Professor Colin Suckling from the University of Strathclyde discusses the need for global collaboration on the anti-infectives challenge
The British scientific community has responded solidly to the challenges of Brexit, by lobbying government strongly to act to preserve and enhance the attractiveness of Britain as a hot spot for international science. Looking back over the last 10 years, both my research teams and those of my UK partners have benefited hugely from the contributions of many excellent research associates and students from the EU.
Those who advocated Brexit were, if I’m charitable, taking a long-term view of the future of the UK. Academic research also fits into a long time frame and as a major part of the UK academic industry, if I may call it that, contributes immensely to our prosperity. We’re especially conscious of this in Scotland. It would be perverse, therefore, to negotiate a Brexit deal that diminishes our attraction to researchers from overseas and reduces the international impact of our research.
Tackling the anti-infectives challenge globally
It’s ironic that, unintentionally I expect, at the same time as Brexit is underway the UK government is promoting a great expansion of research with less developed parts of the world, the so-called ODA (Official Development Assistance) countries, through the Newton Fund. For my own research, it’s ironic, unintentionally I know, that all of our active recent and current overseas research partners are not in EU countries. Compounds from our labs at the University of Strathclyde in Glasgow have found their way to Australia, India, South Africa, Switzerland and the USA, and will also shortly go to Brazil. This global coverage is important because many of the diseases that we are seeking to treat are not a problem in the UK, such as malaria and trypanosomiasis.
Compounds from the University of Strathclyde have gone to Australia, India, South Africa, Switzerland, the USA, and soon Brazil
It’s possible for us to work with such a world-wide group of partners, because we chose to investigate a class of compounds with the potential to treat a wide variety of diseases important throughout the world. In the case of infectious diseases, our focus is on compounds that interact with DNA so as to kill the infecting agent (bacterium, parasite, or fungus) without harming the host. It’s also necessary to work with partners around the world because, as noted above, we’re not directly affected in the UK by several of the diseases that we are trying to treat. In those countries that are affected, there is access to the strains of infectious organism currently causing problems and so our compounds can be evaluated confronting the need for treatment head on.
Developing suitable compounds
The challenge is to get selectivity between the host and the infecting organism. We’ve been able to identify suitable compounds in the lab and their development into fully functional medicines comes next. For this we need industrial development partners. Our first partner, MGB Biopharma, has successfully developed one of our compounds through Phase 1 clinical trials for treating Clostridium difficile infections, for which the compound is exceptionally well-suited. MGB Biopharma is seeking funds for the Phase 2 trial and to develop some of our other discoveries in the antibacterial space.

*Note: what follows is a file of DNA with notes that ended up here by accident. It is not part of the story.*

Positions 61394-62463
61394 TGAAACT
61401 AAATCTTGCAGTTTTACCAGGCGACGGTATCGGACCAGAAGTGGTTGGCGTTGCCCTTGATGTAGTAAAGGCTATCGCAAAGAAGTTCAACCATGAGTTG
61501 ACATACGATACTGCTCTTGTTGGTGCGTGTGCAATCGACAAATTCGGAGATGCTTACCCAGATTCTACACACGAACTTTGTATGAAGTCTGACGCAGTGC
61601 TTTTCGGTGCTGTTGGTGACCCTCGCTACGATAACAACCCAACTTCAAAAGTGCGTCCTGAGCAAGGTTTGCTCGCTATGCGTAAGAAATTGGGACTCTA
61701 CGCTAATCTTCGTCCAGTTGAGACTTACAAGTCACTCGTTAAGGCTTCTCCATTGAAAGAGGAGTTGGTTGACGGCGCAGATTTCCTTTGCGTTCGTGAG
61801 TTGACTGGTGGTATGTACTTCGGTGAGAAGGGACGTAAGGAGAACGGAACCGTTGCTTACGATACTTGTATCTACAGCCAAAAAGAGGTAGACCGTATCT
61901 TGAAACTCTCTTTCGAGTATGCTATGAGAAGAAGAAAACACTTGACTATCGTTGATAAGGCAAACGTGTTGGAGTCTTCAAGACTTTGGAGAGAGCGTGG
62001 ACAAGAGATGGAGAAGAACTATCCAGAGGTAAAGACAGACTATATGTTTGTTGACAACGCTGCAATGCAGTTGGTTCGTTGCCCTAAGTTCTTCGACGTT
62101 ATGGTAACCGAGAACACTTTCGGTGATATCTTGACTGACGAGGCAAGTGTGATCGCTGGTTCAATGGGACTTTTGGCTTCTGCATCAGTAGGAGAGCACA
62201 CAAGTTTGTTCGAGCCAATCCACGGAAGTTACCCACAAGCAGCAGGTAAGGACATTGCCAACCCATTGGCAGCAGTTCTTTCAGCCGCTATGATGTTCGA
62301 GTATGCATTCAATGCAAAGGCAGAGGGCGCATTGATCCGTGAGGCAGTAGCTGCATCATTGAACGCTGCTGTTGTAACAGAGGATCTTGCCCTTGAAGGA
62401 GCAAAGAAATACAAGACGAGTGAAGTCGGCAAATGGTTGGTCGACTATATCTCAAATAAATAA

There’s another major class of diseases that I called ‘diseases of imbalance’ when I was teaching medicinal chemistry. These include, for our purposes, diseases like rheumatoid arthritis, lupus erythrematosus, and asthma. In these cases, it’s not a question of killing an infectious organism but of rebalancing the biology of cells or organs of the patient to regain the healthy state, or as near to it as possible.
We’ve approached this challenge by mimicking the properties of an immunomodulatory protein secreted by a parasitic worm that infects gerbils. The idea is that this protein dampens down the immune response of the gerbil so that the parasite is not attacked, but not so much that the gerbil becomes open to opportunistic bacterial infection. Our small compounds have exactly the same effects in cells and mouse models of disease in which the treated mice have nice shiny coats and are very lively. Their active, twitching noses are pointing the way towards new treatments for diseases of imbalance.
Not the conventional route for drug development
Our pathway to potential medicines has not followed the conventional route used by many pharmaceutical companies in which a single biological target molecule for the drug is defined. That’s because from an academic background we’ve wanted to add to what industry does well, not simply to reproduce it. We recognise that our drugs might act through several targets, even if one is predominant. By adopting less conventional approaches it’s my belief that we can create greater opportunity from academic research to provide medicines that people need or want.
In the end we still have to satisfy the regulator with respect to efficacy and safety to obtain a marketable product like a drug emerging from any pipeline. Creating unconventional new opportunities is great but, having achieved proof-of-concept, we still need a development partner. There’s the rub, but that’s a discussion for another time.
Prof Colin J Suckling OBE DSc FRSE
Research Professor of Chemistry
Tel: 0141 548 2271
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